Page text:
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Kitchen Enthused With New Role

by Staff Writer / Florida Panthers
Mike Kitchen (Getty Images)
By Dave Joseph for

Mike Kitchen isn’t holding back his enthusiasm when discussing the Panthers.

“I’m excited,” said Kitchen, the former head coach of the St. Louis Blues who was named Monday the Panthers’ assistant coach by GM and coach Jacques Martin.

“Florida is a good, young team and they’ve been right there the past couple years. They’re just on the edge of breaking out, and I think that’s going to be this year.”

Kitchen, a defensemen for eight seasons in the NHL and who has coached all-stars Chris Pronger and Al MacInnis, will work primarily with Panther defensemen. It’s a job he’s anxious to start.

“I think you start with (Tomas) Vokoun,” Kitchen said. “Any team that has success in the playoffs has a workhorse in goal and I think Tomas is a top goalie. Then, on the blue line, you look at (Jay) Bouwmeester. He’s coming off a real, solid year. He reminds me of a young Chris Pronger. I’m not comparing (Bouwmeester) to him but he’s just going to be a guy who gets better and who always wants to be the best on the ice every shift, every game.

“Bryan Allen has really started to come into his own. (Ruslan) Salei is a veteran. I coached Mike Van Ryn in St. Louis, and he has a great set of wheels and great mobility.”

Kitchen, who played for the New Jersey Devils (1982-84) and Colorado Rockies (1976-81), comes to the Panthers after having spent his 18 previous seasons in coaching with only two other organizations. He was an assistant coach with the Maple Leafs from 1990-98 before heading to St. Louis, where he served as an assistant coach from 1998-2004 before becoming head coach on Feb. 24, 2004.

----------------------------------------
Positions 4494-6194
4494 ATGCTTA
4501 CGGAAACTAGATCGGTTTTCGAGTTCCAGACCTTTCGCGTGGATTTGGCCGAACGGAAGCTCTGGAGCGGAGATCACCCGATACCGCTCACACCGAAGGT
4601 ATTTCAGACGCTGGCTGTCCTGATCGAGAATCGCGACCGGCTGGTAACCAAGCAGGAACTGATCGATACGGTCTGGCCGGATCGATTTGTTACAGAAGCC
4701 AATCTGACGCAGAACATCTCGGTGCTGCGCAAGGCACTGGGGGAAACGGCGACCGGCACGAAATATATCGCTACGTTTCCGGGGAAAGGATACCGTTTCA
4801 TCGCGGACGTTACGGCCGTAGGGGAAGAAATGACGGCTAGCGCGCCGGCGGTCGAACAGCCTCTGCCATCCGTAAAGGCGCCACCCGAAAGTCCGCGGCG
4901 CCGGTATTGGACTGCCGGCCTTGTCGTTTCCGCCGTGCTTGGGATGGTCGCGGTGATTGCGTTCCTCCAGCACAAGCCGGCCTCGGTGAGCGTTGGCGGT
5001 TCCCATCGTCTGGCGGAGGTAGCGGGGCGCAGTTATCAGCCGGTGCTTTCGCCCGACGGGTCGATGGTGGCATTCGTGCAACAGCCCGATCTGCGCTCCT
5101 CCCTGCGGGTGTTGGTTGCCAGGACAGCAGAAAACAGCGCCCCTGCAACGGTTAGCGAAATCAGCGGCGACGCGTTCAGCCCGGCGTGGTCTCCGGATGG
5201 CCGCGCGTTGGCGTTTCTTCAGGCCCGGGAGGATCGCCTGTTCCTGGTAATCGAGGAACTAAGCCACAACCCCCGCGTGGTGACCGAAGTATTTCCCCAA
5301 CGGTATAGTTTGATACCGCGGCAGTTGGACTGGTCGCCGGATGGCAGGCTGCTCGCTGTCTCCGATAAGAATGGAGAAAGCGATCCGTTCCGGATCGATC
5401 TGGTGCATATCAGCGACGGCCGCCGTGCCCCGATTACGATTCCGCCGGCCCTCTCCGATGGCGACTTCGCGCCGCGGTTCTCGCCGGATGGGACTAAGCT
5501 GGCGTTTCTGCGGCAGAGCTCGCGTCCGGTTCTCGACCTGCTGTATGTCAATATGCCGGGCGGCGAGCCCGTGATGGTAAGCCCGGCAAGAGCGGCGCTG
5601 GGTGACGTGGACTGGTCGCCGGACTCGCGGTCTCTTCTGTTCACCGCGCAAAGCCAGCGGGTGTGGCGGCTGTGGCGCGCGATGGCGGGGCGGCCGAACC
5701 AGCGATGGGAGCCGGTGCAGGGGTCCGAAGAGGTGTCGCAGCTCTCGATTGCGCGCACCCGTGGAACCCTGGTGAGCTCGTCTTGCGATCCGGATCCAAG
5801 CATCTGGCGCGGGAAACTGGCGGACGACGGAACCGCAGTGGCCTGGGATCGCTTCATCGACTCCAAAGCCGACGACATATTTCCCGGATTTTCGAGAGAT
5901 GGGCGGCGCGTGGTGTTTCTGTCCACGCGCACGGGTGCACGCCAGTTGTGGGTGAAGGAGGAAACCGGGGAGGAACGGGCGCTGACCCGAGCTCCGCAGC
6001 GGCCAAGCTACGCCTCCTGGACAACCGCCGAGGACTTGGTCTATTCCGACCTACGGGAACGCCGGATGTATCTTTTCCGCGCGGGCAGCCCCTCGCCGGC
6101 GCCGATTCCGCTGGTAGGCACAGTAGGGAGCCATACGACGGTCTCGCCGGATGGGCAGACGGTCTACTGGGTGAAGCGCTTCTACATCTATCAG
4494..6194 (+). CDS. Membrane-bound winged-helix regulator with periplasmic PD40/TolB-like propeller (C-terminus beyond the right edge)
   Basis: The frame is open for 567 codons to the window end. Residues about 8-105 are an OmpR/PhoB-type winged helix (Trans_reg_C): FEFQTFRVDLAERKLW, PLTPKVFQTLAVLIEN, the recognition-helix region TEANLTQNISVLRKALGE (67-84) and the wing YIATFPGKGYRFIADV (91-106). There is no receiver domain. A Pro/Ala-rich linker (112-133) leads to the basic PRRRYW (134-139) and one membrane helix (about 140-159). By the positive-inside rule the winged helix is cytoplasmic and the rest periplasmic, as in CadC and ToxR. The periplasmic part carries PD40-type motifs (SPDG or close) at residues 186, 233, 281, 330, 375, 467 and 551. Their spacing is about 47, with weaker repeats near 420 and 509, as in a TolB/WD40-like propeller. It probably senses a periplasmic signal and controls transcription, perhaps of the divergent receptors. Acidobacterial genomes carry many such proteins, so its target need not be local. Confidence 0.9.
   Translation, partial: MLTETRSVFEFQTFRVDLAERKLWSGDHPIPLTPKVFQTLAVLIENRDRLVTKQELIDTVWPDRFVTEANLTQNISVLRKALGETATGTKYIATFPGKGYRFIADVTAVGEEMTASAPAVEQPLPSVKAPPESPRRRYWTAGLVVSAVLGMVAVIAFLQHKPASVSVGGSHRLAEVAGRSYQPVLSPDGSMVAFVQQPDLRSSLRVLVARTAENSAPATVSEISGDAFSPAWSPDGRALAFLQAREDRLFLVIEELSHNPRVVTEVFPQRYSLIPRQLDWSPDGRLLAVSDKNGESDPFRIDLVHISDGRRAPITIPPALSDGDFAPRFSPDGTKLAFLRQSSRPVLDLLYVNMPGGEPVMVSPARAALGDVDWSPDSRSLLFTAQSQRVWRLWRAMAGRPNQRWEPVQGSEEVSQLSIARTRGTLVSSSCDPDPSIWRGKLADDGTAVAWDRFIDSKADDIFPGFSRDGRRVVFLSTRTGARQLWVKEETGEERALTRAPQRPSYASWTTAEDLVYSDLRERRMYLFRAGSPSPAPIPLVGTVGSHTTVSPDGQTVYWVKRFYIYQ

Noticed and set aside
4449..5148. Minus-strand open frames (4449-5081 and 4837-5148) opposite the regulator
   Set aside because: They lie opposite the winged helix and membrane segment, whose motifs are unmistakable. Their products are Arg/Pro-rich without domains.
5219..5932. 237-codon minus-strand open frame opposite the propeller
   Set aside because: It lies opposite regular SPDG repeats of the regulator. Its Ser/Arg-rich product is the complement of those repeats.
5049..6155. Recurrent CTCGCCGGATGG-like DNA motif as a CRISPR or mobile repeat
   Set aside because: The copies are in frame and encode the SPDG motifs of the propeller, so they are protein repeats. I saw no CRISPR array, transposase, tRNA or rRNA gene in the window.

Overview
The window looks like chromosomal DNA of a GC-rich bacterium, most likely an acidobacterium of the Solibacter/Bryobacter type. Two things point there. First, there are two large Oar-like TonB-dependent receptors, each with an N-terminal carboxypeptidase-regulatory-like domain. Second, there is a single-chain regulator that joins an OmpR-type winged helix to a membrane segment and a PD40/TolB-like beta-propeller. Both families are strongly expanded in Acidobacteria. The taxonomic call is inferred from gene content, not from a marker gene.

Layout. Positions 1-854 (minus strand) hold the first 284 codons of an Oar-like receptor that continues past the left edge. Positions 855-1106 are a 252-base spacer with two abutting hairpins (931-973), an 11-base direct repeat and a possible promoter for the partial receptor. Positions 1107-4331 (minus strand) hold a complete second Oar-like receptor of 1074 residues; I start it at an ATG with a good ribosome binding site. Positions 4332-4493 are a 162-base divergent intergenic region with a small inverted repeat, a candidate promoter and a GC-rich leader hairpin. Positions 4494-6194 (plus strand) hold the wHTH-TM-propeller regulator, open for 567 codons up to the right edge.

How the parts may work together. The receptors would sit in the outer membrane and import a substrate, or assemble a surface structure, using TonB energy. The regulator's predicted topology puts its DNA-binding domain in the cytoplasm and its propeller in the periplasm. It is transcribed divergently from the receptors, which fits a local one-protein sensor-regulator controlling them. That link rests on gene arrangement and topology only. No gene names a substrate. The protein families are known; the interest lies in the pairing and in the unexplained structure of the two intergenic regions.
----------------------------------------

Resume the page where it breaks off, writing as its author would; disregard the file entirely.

“I guess in this sport, with it being so volatile, to spend nine years in Toronto and nine in St. Louis is something that doesn’t always happen,” he said. “I’m just happy it’s something that’s worked out for my family.”

Kitchen and Martin have never worked together, but both have respect for each other.

“The fact he’s been with only two organizations in 18 years speaks very highly of his character,” Martin said. “He’s worked under a number of head coaches in Toronto, including Doug Carpenter, Tom Watt, Pat Burns and Mike Murphy. He worked with Joel Quenneville in St. Louis. The fact he played defense was a positive because I wanted someone to coach who had played the position. He can be more of a mentor to our young defensemen.

“Another aspect in hiring Mike was his upbeat personality. I think he can be a nice bridge between myself and the players.”

When asked about hiring someone he hadn’t worked with before, Martin replied; “I think it’s good sometimes to get someone with new ideas, fresh ideas. I also think he’ll be a good fit with (assistant coach) Guy (Charron).”

Born in Schomberg, Ont., approximately 40 minutes north of Toronto, Kitchen started playing hockey when he was five along with brothers Bill and Keith. He won the Memorial Cup in 1975 with the Toronto Marlboros and was the 38th overall selection in the 1976 Entry Draft by the Kansas City Scouts, who that summer moved to Colorado.

Kitchen eventually played in 474 NHL games. His brother Bill played with Montreal and Toronto while his brother Keith was drafted by Peterborough before an injury shortened his career.

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